NEW YORK (Reuters) - A U.S. nonprofit group expects to start delivering millions of low-cost laptops to poor children around the world in October, a move that could prompt microchip maker Intel Corp. to follow suit.
The One Laptop Per Child Foundation’s effort is the most ambitious attempt to equip poor children in developing countries with computers, and one that analysts say could shape PC industry growth in developing markets.
Intel has been distributing laptops to children in developing countries for years, but it has yet to put them into the kind of mass production planned by the OLPC foundation.
The project’s founder, MIT researcher Nicholas Negroponte, said in an e-mail interview that the foundation will start ordering components in bulk for the devices within the next month, so that production on an initial batch of 3 million machines can begin in September.
The green-and-white, kid-friendly laptops that can be powered with hand cranks when electricity is not available will cost $176 apiece.
“It is all breaking news, with many things converging in the next 30 days: hardware, software and country agreements,” Negroponte said in the e-mail.
He is trying to sell the devices in some 30 countries, including Brazil, Colombia, Libya, Mexico, Russia, South Africa and the United States. He declined to say where he expected the orders to come from before they are finalized.
Intel, the world’s largest chip maker, typically fills orders for hundred of units to several thousand, while OLPC seeks them in the hundreds of thousands.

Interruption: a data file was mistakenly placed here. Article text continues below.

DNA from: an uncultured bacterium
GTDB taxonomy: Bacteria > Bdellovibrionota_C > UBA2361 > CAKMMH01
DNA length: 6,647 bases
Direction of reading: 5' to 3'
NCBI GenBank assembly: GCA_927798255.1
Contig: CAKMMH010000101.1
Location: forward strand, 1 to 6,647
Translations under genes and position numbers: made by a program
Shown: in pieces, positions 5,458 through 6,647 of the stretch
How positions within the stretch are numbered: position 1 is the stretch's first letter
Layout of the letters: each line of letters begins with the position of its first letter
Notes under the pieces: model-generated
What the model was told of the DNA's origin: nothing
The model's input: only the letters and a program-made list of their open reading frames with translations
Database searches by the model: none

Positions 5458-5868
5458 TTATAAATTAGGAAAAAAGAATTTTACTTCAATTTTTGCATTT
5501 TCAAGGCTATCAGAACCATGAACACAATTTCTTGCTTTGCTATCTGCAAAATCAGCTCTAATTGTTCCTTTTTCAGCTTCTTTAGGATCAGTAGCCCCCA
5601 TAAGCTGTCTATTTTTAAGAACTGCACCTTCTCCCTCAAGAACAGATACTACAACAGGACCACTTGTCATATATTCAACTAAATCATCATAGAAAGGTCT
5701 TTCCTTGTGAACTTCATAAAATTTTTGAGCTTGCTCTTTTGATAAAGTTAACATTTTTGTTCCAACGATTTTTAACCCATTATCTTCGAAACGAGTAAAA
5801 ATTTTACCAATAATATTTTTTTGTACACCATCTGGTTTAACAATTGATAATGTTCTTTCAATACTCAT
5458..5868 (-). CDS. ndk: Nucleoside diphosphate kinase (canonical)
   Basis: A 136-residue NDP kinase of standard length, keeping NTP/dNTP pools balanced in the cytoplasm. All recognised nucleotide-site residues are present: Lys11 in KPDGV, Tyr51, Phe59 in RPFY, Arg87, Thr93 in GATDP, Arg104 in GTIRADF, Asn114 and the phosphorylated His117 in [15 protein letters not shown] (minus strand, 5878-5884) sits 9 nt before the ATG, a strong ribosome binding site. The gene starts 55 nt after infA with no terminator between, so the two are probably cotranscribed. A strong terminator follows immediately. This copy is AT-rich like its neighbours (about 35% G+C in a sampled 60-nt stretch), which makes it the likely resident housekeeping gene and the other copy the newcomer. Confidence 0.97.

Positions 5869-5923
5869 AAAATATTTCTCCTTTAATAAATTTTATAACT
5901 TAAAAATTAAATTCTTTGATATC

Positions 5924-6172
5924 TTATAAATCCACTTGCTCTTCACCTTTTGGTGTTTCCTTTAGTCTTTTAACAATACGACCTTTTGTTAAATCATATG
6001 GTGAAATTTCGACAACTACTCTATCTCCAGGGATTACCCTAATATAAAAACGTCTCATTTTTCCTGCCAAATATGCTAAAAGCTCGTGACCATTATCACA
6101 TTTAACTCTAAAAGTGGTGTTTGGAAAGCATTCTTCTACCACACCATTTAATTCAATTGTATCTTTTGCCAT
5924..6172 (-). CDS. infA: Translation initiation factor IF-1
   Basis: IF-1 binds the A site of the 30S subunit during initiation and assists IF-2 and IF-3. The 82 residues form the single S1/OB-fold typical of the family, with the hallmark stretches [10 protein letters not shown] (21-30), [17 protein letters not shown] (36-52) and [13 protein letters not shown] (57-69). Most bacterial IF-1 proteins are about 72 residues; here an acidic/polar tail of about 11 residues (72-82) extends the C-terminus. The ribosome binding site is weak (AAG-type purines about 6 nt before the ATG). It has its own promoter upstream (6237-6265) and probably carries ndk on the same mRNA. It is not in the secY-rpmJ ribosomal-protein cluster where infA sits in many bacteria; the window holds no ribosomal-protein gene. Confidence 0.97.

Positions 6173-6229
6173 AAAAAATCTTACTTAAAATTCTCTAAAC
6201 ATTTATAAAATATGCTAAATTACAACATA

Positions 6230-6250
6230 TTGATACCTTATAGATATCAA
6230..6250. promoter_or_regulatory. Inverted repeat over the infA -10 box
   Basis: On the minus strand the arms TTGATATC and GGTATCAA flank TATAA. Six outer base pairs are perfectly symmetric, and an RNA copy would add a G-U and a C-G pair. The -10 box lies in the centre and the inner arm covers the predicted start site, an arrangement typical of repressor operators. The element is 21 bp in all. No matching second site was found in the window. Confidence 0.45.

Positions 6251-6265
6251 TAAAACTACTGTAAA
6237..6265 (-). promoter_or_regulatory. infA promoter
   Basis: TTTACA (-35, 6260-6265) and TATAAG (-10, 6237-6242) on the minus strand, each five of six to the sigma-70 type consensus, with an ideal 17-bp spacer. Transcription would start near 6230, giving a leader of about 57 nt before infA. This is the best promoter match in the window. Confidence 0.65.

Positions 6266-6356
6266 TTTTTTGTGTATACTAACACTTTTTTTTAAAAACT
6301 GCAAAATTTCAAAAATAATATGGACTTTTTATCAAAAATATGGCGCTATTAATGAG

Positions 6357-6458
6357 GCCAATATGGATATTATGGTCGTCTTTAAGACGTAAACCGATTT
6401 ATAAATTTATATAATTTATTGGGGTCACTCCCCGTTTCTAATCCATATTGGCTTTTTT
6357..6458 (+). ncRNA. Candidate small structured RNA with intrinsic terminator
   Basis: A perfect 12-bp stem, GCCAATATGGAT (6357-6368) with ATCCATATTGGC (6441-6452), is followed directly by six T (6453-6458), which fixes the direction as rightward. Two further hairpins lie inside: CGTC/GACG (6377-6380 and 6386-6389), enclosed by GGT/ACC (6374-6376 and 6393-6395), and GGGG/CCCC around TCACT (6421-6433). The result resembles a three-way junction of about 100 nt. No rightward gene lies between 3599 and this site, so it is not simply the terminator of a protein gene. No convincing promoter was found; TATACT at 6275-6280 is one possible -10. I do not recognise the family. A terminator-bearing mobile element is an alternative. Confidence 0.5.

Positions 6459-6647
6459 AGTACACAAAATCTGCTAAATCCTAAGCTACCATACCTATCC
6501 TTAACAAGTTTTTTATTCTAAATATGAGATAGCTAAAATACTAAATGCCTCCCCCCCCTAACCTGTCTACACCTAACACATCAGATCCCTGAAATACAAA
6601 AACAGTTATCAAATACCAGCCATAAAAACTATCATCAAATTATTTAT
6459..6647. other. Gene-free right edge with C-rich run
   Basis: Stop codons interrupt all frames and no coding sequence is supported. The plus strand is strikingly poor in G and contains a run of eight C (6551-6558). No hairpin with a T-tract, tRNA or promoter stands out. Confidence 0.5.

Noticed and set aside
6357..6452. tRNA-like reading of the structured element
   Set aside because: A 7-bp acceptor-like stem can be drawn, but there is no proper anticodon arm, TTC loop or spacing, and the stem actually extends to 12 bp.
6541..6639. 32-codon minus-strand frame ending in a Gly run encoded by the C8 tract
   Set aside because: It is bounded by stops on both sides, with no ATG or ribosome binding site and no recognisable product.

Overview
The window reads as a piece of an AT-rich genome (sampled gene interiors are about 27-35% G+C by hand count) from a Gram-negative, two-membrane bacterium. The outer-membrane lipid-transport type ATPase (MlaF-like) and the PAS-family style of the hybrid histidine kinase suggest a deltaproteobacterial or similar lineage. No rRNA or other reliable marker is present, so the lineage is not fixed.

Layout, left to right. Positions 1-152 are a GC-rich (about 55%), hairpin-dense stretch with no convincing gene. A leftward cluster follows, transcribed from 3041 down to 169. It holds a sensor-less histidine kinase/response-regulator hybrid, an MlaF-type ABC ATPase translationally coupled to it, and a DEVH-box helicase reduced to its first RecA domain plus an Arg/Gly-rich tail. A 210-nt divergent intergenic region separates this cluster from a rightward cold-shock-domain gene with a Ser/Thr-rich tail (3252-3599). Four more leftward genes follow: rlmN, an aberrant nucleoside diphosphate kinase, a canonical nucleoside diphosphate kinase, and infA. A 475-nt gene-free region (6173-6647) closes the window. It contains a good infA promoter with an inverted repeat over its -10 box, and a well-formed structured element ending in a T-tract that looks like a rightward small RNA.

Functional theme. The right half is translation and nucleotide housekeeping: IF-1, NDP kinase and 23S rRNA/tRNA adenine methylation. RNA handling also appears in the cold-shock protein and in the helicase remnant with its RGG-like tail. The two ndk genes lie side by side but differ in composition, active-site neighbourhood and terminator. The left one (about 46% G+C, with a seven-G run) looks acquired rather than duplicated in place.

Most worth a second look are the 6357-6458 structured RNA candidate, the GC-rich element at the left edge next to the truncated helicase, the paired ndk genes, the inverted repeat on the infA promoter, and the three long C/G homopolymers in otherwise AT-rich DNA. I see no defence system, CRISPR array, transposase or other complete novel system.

Intel Vice President John Davies said in an interview that his company has no immediate plan to crank up production. But he said that could change if Negroponte’s effort shows strong demand for such devices.
“It’s going to be driven by the market -- at the rate at which the market can afford and wants to absorb it,” said Intel Vice President John Davies. “We can speed this program up -- probably faster than the market can absorb it.”
A Classmate PC designed by Intel costs $285 now but that could be cut to about $200 if production were ramped up, he said.
The OLPC foundation’s PC, dubbed the XO Laptop, runs on a microprocessor from Intel-rival Advanced Micro Devices Inc.. Red Hat Inc. helped designed its software.
Other backers include Citigroup Inc., eBay Inc., Google Inc., Marvell Technology Group Ltd., News Corp. and Nortel Networks Corp..
Mexican entrepreneur Carlos Slim, the world’s third-richest man, has recently agreed to support the project in Latin America, Negroponte said.
While the XO was designed to run on Linux software, Microsoft Corp. is developing Windows drivers to enable its operating system to work on the laptop.
Negroponte said in the interview the foundation is “open to” running Apple Inc.’s OS X Macintosh operating system on the XO laptop. An Apple spokesperson declined comment on its plans for the device.
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